Rail industry working togerther to keep passengers moving this Autumn

leaf bustin train
Credit: Network Rail

Network Rail’s ‘leaf-busting’ trains have started blasting leaves off the line across the West Midlands, Chiltern main line and West Coast main line to help keep passengers moving this autumnal season.

From the 1st of October, the culmination of months of planning by Network Rail and train operators will finally come to fruition to minimise disruption that is caused by leaves on the line.

The specialist machines will wash leaf debris off the rails at very high pressure and then spray them with a glue-like coating to help train wheels grip the tracks.

The four ‘leaf-busting’ trains will run for 24 hours a day until the 12th of December and in total will treat 121,884 track miles altogether this year – which is the equivalent of 4.89 times around the equator.

When leaves fall, they stick to damp rails, and passing trains compress them into a smooth, slippery, layer that reduces the grip that the train has, similar to black ice on roads with cars.

in order to keep passengers safe, train drivers then have to brake earlier when approaching stations and signals to avoid overshooting and accelerate more gently to avoid wheel spin.

Last year Network Rail in fact spent £4.5 million on its Central and West Coast Mainline South routes during our autumn season efforts to keep passengers moving.

This year, 118 track gel applicators – 23 more than last year – have been positioned across the rail network. They spray a special sand-like gel onto the rails to help provide extra grip for train wheels.

Planning between Network Rail and train operators began about a year ago in order to ensure trains and tracks are kept in the best possible condition for 2019.

In addition to the leaf busting trains, a special timetable lasting 7 days will be put in place for commuters on the Cross City line through Birmingham by West Midlands Railway to help combat delays.

The new timetable will operate only on weekdays from Monday the 14th of October until Friday the 29th of November 2019, this will affect services from Lichfield, through Birmingham New Street, to Redditch and Bromsgrove.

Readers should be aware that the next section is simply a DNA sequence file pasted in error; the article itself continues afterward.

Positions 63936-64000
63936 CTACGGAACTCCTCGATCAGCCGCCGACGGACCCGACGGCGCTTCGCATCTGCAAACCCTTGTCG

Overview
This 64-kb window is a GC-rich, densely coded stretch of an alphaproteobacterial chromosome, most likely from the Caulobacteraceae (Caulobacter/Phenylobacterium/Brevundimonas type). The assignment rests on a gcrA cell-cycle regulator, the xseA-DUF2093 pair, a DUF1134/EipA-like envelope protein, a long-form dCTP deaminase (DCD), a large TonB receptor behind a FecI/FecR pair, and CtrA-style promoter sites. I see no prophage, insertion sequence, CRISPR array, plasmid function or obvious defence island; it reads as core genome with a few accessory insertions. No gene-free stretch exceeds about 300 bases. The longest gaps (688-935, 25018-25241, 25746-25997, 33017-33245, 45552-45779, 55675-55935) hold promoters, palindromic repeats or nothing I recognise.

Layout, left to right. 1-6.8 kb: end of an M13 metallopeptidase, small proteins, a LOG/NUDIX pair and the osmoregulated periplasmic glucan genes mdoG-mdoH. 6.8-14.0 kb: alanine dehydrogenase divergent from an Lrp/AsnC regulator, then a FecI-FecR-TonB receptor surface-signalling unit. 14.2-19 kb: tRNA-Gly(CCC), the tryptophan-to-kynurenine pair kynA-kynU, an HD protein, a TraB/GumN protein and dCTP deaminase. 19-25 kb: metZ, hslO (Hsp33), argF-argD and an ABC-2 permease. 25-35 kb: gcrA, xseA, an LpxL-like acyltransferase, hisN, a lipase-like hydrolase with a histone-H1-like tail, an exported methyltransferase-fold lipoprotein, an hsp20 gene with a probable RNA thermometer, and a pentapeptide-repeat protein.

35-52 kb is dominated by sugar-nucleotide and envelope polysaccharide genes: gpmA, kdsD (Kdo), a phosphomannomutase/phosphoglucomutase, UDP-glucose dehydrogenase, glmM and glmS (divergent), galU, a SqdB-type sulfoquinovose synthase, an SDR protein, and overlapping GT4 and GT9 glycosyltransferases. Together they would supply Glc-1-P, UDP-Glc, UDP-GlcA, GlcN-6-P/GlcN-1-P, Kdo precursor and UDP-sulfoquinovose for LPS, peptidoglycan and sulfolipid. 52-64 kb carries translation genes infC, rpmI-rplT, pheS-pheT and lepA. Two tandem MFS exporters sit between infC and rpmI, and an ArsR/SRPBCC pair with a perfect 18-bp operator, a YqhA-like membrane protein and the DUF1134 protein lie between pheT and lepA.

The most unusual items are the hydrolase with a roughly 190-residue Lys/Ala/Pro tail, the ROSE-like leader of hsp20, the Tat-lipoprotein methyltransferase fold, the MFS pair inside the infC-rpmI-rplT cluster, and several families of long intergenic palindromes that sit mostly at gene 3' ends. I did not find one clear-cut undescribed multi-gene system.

The timetable is focused on both providing a normal level of service for commuters travelling to and from Birmingham city centre, with every train arriving at New Street before 9.30am being unaffected by this. Trains heading out of the city after 4pm will also call at all stops as they normally do.

Specialist teams will be positioned across the Central and West Coast Mainline South routes in order to check that our autumn treatment programme is in fact working effectively and will provide additional support where necessary.

Pioneering testing to improve the reliability of trains during future autumns will also be taking place on the Cross City line on every Sunday during the month of October.

The line between Barnt Green and Redditch will be closed on October the 6th, the 13th, the 20th & the 27th so special test trains can be used to trial new ways of braking that have been designed to reduce the delays for passengers caused by ‘leaves on the line’.

Passengers that are affected by the tests can plan their alternative journey by visiting the following website www.nationalrail.co.uk.

What did the officials say?

Martin Colmey, head of operations delivery for Network Rail’s Central route, said:

 “Leaves on the line is a big problem for the railway. It disrupts services and inconveniences passengers and every year, Network Rail and train operators work together to battle against the elements to get passengers and freight to their destinations. We are always looking at innovative ways to improve the railway and months of hard work has gone into getting us ready and prepared to deal with autumn 2019.”

Neil Bamford, engineering director at West Midlands Railway and London Northwestern Railway, said:

“We are supporting the important work Network Rail is doing to keep the trains moving this autumn by facilitating testing of new technology on our routes. In Birmingham we are also introducing a special timetable on the Cross City line for seven weeks from October 14 to mitigate the impact of leaf fall on this high-frequency route. We urge customers using this route to check their journeys during this period.”

David Heathfield, head of corporate affairs at Chiltern Railways, said:

“Chiltern Railways has been working closely with Network Rail to ensure that our trains continue to be punctual through the autumn.  Behind the scenes our team have worked hard to accommodate the treatment trains alongside our passenger services to ensure we run as normal a service as possible. Some of our services will depart stations three minutes earlier and customers are advised to check train times before travelling.”

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  1. Leaves are a major problem to the railways. Not only that but it can effect the entire railway network and these leaf-blasting trains with special machines are vital to keep our railways running smoothly.


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